William Turnbull 1922 - 2012

Provenance

Estate of the Artist

Exhibitions

London, Waddington Galleries, William Turnbull, 1991, cat no.13, p31, illus, another cast

London, Waddington Galleries, William Turnbull, 1998, cat no.5, illus colour, p25, another cast

Literature

Amanda Davidson, The Sculpture of William Turnbull, Henry Moore Foundation & Lund Humphries, Hertfordshire, 2005, p72, cat no.271, illus, b/w p177

Description

At the end of the 1970s, after almost a decade engaged with minimalist sculpture, William Turnbull returned to the figurative, organic forms which had characterised his early career. He began by making numerous small works, modelled in clay, and these motifs then developed into a wide range of human-scale and larger idols and totemic forms which were cast in bronze.

These large bronzes did however retain some vestiges of both Turnbull’s 1960s minimalism and his abstract paintings. While the textured surface and primitive form of Blade Venus 5, might at first consideration, seem the antithesis of painted steel sculptures, such as the Tate Gallery’s No.7, 1965. In fact, the tall, slim forms of the Blade Venus series, have a markedly similar physical presence when experienced first-hand. Equally, Turnbull’s post-1979 sculptures, show a preoccupation with surface detail and colour, which traces back to an intensive period of colour-field painting in the early 1960s. His later bronzes typically have smoother forms than those from the 1950s, but these were then inscribed with fine lines and tattoo-like marks - a technique more aligned with drawing than sculpting. In the 1980s and 1990s, Turnbull experimented far more widely with the coloured finishes he could achieve at the foundry. By closely overseeing the production of his bronzes, each work in an edition could have its own unique patination - with colours ranging from warm browns and green-blacks (as we see here), through to burnt oranges and blue-greys.

In the catalogue raisonné of Turnbull’s sculpture, which was written in close collaboration with the artist, Amanda Davidson, explains the origins of the Blade Venus series:

'The idea of metamorphosis in Turnbull's work is as its most intense in the Blade Venus series. These large sculptures suggest the shapes of Chinese knives, Japanese Samurai swords, pens, paintbrushes, leaves and goddess figures in one elegant, slightly curved form. Their form and inspiration relate them to the Zen paintings that inspired Turnbull and to the calligraphic paintings, drawings and reliefs that he produced in the 1950s. Like a single gesture, with a wide and a thin section, they combine all of the breadth of the front view with the slenderness of the side view in one perception. Part of their ambiguity and their dynamic presence stems from the spectators' simultaneous ability to see both the wide element and the narrow section as the handle or the blade or tip of the tool.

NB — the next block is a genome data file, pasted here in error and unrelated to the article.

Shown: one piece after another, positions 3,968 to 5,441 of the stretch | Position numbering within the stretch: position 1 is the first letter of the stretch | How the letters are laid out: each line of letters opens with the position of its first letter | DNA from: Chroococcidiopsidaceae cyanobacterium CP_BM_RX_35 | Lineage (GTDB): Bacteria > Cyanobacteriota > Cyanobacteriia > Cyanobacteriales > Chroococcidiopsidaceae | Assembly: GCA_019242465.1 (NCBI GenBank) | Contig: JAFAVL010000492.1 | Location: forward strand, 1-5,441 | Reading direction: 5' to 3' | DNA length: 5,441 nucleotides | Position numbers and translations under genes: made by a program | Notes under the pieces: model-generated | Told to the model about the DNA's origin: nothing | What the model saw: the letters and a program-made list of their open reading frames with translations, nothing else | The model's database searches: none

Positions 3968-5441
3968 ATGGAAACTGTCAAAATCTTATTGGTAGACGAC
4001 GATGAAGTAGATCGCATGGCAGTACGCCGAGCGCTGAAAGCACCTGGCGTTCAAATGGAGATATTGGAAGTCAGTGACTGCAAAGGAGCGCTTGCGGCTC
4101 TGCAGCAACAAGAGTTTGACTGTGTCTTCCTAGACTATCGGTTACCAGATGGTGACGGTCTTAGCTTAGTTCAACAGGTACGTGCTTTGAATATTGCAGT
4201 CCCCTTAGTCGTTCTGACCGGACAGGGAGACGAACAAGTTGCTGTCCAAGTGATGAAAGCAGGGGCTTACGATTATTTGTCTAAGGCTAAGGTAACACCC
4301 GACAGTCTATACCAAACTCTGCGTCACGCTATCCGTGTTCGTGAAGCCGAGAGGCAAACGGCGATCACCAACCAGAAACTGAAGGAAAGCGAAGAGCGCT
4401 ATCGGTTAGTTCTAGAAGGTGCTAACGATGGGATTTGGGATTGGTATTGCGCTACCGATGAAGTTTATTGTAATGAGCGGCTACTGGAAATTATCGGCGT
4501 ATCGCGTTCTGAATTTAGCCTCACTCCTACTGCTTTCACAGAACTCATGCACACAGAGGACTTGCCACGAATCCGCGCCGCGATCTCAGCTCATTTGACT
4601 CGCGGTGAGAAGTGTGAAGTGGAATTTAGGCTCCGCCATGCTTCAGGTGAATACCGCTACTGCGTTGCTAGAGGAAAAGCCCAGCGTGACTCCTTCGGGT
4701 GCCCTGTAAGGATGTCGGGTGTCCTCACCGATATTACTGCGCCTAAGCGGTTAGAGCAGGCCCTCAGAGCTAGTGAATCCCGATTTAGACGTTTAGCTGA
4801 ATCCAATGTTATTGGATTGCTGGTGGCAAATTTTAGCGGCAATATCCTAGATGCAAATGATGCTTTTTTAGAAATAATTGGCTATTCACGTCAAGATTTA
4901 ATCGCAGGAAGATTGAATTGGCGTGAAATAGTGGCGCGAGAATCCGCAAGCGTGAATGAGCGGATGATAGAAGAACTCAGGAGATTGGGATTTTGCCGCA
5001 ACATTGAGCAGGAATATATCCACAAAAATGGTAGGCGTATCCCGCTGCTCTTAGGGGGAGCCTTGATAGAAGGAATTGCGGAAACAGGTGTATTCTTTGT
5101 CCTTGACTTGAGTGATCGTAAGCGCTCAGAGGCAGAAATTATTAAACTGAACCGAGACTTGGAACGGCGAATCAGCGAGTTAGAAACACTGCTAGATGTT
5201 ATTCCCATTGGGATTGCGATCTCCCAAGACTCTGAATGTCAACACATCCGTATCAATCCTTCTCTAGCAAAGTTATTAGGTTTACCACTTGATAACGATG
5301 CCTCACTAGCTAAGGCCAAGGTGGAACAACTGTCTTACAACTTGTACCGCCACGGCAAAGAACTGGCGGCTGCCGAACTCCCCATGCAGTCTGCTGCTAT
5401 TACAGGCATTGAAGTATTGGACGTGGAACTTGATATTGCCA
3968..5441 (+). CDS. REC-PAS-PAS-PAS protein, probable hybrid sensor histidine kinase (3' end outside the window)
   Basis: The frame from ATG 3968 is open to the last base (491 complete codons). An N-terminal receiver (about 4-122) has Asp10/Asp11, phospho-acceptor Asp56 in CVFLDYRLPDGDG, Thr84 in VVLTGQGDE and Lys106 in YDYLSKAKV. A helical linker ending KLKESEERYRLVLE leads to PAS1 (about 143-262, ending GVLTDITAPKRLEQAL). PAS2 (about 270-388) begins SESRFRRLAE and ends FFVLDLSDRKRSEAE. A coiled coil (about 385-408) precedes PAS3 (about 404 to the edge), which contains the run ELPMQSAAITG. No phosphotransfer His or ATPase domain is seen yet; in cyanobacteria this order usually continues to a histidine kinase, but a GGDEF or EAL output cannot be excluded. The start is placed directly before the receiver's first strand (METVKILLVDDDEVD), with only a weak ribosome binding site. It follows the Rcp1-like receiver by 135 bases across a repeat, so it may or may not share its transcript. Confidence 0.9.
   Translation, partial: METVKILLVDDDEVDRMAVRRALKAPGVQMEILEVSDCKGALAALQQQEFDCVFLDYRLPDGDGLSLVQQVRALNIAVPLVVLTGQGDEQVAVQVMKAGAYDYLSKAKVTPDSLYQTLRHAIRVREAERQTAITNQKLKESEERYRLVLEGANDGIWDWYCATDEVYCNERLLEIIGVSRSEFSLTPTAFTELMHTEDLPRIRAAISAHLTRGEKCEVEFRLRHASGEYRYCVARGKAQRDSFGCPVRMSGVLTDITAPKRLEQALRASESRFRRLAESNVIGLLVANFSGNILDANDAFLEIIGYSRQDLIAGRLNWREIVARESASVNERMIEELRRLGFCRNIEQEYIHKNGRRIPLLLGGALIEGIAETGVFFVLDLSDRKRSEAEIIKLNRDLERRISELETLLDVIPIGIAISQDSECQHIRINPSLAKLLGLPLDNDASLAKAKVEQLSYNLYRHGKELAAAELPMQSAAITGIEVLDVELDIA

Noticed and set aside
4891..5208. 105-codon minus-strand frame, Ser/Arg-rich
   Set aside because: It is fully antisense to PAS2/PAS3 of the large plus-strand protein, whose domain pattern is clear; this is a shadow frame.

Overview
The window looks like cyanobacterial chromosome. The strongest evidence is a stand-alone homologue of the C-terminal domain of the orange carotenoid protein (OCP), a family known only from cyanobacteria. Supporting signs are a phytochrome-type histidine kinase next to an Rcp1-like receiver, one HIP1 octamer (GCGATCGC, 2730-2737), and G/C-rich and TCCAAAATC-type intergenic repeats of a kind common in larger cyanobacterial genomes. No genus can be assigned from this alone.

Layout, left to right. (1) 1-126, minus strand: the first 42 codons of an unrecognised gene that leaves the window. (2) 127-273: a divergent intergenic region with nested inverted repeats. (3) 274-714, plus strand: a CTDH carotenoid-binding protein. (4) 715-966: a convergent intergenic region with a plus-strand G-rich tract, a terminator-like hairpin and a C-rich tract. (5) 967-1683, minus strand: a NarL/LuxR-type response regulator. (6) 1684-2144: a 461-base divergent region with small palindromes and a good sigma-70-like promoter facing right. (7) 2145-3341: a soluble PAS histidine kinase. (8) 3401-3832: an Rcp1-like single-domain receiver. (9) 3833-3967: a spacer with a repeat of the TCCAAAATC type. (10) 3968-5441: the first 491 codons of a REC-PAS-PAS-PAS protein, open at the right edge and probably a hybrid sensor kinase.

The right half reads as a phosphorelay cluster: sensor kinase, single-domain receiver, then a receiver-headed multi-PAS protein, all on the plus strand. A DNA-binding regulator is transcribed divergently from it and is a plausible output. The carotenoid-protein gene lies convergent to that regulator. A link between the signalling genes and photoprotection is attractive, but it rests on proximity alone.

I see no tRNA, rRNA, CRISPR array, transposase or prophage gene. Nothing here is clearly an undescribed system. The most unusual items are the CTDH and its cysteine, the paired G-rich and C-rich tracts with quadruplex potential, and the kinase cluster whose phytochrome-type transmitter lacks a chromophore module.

Although they are absolutely still they are also balanced on their sharpest point, poised to act.'1

It’s clear that the artist enjoys the multiplicity of readings suggested by this form. It is well- documented that Turnbull, who lived most of life in London, studied and borrowed from the Egyptian and Cycladic artefacts in the British Museum and the Ashmolean in Oxford. But the shapes of some of his most exquisite works were, equally, inspired by the kind of prosaic objects his sons left lying around the house, in this case their marital arts knives, and in another work, Ancestral Figure, 1988, their skateboards. Clearly Turnbull did not discriminate between high and low forms, borrowing from popular culture as readily as from classical sources. The titles for many of his totemic figures - Queen, Venus, Aphrodite, War Goddess - refer to powerful, archetypal, and mostly female characters. This mixing of contemporary and ancient forms is quite conscious and, for Turnbull, these figures exist somewhere beyond, or outside of, current time.